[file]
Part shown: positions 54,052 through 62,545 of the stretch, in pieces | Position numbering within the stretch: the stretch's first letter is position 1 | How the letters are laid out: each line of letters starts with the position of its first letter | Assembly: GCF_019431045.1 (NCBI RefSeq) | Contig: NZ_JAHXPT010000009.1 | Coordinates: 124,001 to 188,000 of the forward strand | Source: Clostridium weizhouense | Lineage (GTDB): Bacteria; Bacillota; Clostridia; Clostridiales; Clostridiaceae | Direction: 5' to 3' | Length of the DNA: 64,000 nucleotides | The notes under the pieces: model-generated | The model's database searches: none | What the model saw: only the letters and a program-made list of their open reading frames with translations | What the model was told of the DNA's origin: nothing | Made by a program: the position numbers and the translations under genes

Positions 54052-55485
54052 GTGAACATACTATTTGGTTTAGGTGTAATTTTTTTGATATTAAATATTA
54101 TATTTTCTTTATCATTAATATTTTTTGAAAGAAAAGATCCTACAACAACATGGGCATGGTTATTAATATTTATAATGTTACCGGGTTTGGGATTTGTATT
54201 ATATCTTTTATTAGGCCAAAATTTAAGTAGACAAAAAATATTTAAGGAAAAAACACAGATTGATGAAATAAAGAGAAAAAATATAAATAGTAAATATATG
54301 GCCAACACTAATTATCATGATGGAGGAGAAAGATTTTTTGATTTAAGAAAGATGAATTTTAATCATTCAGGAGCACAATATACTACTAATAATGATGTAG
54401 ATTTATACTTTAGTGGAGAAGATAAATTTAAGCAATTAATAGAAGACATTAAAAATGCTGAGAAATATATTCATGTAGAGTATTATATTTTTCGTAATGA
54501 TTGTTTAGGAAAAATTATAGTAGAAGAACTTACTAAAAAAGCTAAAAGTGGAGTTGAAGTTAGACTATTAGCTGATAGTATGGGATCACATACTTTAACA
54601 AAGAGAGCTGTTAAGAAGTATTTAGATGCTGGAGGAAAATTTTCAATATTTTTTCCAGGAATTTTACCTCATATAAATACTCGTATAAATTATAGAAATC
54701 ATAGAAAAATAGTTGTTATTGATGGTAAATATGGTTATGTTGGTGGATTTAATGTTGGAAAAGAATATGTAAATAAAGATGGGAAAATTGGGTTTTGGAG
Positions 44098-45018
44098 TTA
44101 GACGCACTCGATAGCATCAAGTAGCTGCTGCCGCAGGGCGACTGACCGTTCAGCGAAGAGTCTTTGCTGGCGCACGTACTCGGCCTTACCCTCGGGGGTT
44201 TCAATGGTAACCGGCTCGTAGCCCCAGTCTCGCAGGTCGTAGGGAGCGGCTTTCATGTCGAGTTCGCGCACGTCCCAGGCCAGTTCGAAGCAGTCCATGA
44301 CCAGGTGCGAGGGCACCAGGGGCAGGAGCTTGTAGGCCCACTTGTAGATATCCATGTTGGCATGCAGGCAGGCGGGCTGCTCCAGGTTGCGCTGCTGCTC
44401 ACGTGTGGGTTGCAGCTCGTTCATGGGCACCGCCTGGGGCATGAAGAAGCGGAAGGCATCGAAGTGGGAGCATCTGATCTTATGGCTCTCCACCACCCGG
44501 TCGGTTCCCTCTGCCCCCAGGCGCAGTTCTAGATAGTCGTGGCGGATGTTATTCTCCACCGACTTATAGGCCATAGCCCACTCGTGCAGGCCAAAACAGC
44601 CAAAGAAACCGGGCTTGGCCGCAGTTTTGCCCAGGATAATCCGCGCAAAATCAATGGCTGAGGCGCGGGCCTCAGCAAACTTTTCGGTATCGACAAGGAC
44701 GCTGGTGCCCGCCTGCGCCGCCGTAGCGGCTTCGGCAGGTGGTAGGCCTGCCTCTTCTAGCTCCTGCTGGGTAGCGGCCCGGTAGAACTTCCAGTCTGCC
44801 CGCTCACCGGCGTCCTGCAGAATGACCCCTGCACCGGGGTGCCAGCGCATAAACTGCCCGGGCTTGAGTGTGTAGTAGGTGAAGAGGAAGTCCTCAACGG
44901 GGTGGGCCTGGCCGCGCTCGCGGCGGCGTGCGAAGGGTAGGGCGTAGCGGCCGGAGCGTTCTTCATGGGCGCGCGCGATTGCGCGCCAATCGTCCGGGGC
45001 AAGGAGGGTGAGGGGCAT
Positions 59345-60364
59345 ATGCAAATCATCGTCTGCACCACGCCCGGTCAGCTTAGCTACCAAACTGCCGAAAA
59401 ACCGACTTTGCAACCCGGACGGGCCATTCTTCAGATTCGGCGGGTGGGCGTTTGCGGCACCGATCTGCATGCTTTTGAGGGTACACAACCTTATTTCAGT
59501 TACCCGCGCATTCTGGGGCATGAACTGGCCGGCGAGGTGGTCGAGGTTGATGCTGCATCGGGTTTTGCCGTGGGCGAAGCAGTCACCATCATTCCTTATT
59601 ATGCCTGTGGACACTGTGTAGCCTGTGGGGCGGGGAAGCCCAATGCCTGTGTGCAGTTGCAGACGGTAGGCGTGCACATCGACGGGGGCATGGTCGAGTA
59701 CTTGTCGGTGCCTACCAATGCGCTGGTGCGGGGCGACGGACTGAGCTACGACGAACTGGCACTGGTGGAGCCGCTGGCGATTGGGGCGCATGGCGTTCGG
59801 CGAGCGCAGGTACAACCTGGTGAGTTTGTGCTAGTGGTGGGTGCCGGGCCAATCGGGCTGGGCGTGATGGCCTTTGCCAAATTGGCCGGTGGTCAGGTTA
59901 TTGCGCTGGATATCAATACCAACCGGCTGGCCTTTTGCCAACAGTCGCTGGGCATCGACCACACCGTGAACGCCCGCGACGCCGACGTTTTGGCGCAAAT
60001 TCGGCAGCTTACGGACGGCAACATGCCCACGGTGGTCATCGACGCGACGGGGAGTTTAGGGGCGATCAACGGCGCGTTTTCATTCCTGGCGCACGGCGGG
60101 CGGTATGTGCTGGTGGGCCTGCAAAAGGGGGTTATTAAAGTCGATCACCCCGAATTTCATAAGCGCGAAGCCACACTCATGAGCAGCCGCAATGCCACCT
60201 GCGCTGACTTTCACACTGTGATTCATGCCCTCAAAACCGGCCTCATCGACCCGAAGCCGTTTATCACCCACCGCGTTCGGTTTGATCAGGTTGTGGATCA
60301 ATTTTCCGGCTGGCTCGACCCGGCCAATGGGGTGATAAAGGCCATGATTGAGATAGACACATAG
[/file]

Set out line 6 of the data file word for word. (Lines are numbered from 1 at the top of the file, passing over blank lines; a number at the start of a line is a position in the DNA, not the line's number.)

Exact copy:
54301 GCCAACACTAATTATCATGATGGAGGAGAAAGATTTTTTGATTTAAGAAAGATGAATTTTAATCATTCAGGAGCACAATATACTACTAATAATGATGTAG